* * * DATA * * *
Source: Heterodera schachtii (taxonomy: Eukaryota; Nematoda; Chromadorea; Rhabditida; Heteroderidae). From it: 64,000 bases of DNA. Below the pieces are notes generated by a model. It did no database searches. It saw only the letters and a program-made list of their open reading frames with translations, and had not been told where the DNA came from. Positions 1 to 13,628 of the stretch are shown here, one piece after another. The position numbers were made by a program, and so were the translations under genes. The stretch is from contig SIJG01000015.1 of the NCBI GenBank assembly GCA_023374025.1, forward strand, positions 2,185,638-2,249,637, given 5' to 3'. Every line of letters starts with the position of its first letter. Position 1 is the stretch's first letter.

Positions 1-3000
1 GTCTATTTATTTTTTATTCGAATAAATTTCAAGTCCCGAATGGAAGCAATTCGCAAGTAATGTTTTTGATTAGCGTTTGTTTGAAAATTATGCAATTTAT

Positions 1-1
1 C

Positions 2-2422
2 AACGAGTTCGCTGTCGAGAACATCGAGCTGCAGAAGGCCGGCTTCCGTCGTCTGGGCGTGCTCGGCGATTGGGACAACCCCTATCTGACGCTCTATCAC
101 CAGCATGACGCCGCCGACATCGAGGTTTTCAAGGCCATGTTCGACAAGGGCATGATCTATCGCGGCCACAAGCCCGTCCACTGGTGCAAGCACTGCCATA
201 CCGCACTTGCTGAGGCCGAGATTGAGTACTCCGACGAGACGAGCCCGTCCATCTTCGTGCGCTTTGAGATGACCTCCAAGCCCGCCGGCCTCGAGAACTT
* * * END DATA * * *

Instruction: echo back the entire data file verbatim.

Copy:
Source: Heterodera schachtii (taxonomy: Eukaryota; Nematoda; Chromadorea; Rhabditida; Heteroderidae). From it: 64,000 bases of DNA. Below the pieces are notes generated by a model. It did no database searches. It saw only the letters and a program-made list of their open reading frames with translations, and had not been told where the DNA came from. Positions 1 to 13,628 of the stretch are shown here, one piece after another. The position numbers were made by a program, and so were the translations under genes. The stretch is from contig SIJG01000015.1 of the NCBI GenBank assembly GCA_023374025.1, forward strand, positions 2,185,638-2,249,637, given 5' to 3'. Every line of letters starts with the position of its first letter. Position 1 is the stretch's first letter.

Positions 1-3000
1 GTCTATTTATTTTTTATTCGAATAAATTTCAAGTCCCGAATGGAAGCAATTCGCAAGTAATGTTTTTGATTAGCGTTTGTTTGAAAATTATGCAATTTAT

Positions 1-1
1 C

Positions 2-2422
2 AACGAGTTCGCTGTCGAGAACATCGAGCTGCAGAAGGCCGGCTTCCGTCGTCTGGGCGTGCTCGGCGATTGGGACAACCCCTATCTGACGCTCTATCAC
101 CAGCATGACGCCGCCGACATCGAGGTTTTCAAGGCCATGTTCGACAAGGGCATGATCTATCGCGGCCACAAGCCCGTCCACTGGTGCAAGCACTGCCATA
201 CCGCACTTGCTGAGGCCGAGATTGAGTACTCCGACGAGACGAGCCCGTCCATCTTCGTGCGCTTTGAGATGACCTCCAAGCCCGCCGGCCTCGAGAACTT